Anyway, back to synchronization. My preferred file syncing software is FreeFileSync. As the name states, it is free. The installation is fairly straightforward. After installation launch the software, and you'll see 2 panels - left and right. Choose your local (desktop / laptop) folders in one panel and the external disk folders in the other panel. Save this configuration file on your desktop. Then, click the large "Compare" button. This may take a few minutes, depending on the number of folders/files you're comparing. When the comparison completes, you're ready to click "Synchronize". Again, syncing may take a while the first time, because all the local data has to be copied to the external disk.

The next time you're ready to sync your data, just connect your external disk and double-click the configuration file on the desktop. This will open up FreeFileSync and automatically start comparing the folders you had selected and setup in the beginning. This time, it will only display the files that have changed - either on the local copy or the external copy - and is then ready for you to click the "Synchronize" button. If a particular file has changed on both disks, you would need to choose which file you want to keep and which one to overwrite.

I use my desktop to do most of my work. Since FreeFileSync does a two-way synchronization, I connect the external disk to my laptop when I'm out of town and work on those files. When I'm back on my desktop, I sync the external disk to my desktop and can then continue working on my desktop. This process takes up about 15 minutes each day, but it's definitely worth the safety of my data. This is especially useful for large files, since we don't have unlimited high speed (100 Mbps / 1 Gbps) internet to sync everything to the cloud. And even if we did have unlimited high speed internet, it doesn't make sense opening a 200 MB+ Photoshop file over the cloud to work on it.

Screenshot of FreeFileSync while syncing

(3) Off-Site / Cloud Backups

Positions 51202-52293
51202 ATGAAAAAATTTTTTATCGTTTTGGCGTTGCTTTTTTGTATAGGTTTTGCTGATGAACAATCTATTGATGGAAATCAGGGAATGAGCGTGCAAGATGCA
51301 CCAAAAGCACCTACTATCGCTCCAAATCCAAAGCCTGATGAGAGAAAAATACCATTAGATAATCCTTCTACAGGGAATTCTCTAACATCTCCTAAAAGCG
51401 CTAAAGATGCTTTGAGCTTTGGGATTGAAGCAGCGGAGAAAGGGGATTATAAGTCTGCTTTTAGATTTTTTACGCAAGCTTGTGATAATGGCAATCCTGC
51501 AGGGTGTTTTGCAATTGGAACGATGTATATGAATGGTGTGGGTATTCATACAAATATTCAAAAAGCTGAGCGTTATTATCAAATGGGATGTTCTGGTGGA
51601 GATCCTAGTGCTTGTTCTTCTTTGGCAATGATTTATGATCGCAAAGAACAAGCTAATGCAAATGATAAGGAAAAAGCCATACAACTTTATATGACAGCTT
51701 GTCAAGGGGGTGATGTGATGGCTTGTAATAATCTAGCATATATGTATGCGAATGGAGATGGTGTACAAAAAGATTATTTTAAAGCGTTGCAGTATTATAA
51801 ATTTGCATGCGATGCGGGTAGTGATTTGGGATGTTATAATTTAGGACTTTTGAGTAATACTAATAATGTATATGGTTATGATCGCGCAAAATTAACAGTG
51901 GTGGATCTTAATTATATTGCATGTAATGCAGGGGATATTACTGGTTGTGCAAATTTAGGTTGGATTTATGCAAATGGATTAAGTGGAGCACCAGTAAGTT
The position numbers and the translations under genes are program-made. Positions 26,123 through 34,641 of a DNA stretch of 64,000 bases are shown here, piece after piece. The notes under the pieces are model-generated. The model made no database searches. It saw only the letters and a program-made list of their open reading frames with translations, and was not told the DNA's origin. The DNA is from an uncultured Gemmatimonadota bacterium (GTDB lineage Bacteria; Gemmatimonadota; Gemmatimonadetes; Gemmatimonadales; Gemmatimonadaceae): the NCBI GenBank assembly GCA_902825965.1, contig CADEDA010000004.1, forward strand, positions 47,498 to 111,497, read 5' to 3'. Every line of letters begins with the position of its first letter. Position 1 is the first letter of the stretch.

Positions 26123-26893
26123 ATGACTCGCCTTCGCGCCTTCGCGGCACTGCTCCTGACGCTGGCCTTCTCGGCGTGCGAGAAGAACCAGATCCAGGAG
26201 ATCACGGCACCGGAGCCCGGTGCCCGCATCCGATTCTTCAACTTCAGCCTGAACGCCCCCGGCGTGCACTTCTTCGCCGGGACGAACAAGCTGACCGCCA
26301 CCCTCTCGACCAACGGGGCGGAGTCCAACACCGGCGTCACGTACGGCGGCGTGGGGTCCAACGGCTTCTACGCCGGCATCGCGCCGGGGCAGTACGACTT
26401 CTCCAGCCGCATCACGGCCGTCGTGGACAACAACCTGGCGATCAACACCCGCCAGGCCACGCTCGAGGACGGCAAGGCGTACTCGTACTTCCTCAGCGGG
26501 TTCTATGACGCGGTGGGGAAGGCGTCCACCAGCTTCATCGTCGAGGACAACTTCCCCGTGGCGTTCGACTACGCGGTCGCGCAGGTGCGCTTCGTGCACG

It definitely makes sense to backup and sync certain files to the cloud. These includes smaller files and files that don't change too often. There are a host of options to choose from including Google Drive and Dropbox, which come with 15 GB and 2 GB of free storage respectively.

Lovell D'Souza has written a detailed post about backing up your photos and files to the cloud using Google Drive and Flickr, so I'm not going to get into the details here.

Bonus Tip: Install your OS on a separate disk

Many people store their data files on the same disk / drive that their operating system is installed on. I recommend using a separate physical disk for your operating system (OS) and programs and another disk for your data. The operating system drive is read from and written to a lot (paging file, cache files, etc.), which usually causes it to degrade quicker than your data drive. If a separate disk is not feasible for whatever reason, as least create a separate partition to store your data. If something should happen to the index of the OS partition, at least your data partition will be safe and easier to recover or copy from.

Install OS on a separate disk

Do you follow any of the above backup processes? Or do you have some other preferred backup solution? Let me know in the comments below.